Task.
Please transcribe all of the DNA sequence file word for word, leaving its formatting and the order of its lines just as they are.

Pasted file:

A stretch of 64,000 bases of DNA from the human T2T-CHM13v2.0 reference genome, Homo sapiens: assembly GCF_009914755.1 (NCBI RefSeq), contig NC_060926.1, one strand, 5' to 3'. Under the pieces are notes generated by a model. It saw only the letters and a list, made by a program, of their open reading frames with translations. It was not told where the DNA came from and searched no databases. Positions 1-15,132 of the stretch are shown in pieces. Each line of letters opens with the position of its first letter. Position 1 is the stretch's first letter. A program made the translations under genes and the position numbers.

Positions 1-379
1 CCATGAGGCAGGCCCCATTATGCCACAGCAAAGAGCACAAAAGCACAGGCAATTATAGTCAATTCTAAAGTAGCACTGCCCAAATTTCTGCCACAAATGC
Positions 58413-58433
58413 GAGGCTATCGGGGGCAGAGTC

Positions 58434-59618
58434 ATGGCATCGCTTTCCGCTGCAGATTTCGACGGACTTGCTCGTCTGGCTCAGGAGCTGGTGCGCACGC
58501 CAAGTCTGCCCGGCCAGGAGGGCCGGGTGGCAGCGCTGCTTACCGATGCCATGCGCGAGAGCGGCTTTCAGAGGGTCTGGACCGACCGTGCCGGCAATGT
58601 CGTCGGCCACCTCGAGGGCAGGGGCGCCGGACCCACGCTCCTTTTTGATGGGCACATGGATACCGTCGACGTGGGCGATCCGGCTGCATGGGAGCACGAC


A stretch of 64,000 bases of DNA from the human T2T-CHM13v2.0 reference genome, Homo sapiens: assembly GCF_009914755.1 (NCBI RefSeq), contig NC_060926.1, one strand, 5' to 3'. Under the pieces are notes generated by a model. It saw only the letters and a list, made by a program, of their open reading frames with translations. It was not told where the DNA came from and searched no databases. Positions 1-15,132 of the stretch are shown in pieces. Each line of letters opens with the position of its first letter. Position 1 is the stretch's first letter. A program made the translations under genes and the position numbers.

Positions 1-379
1 CCATGAGGCAGGCCCCATTATGCCACAGCAAAGAGCACAAAAGCACAGGCAATTATAGTCAATTCTAAAGTAGCACTGCCCAAATTTCTGCCACAAATGC
Positions 58413-58433
58413 GAGGCTATCGGGGGCAGAGTC

Positions 58434-59618
58434 ATGGCATCGCTTTCCGCTGCAGATTTCGACGGACTTGCTCGTCTGGCTCAGGAGCTGGTGCGCACGC
58501 CAAGTCTGCCCGGCCAGGAGGGCCGGGTGGCAGCGCTGCTTACCGATGCCATGCGCGAGAGCGGCTTTCAGAGGGTCTGGACCGACCGTGCCGGCAATGT
58601 CGTCGGCCACCTCGAGGGCAGGGGCGCCGGACCCACGCTCCTTTTTGATGGGCACATGGATACCGTCGACGTGGGCGATCCGGCTGCATGGGAGCACGAC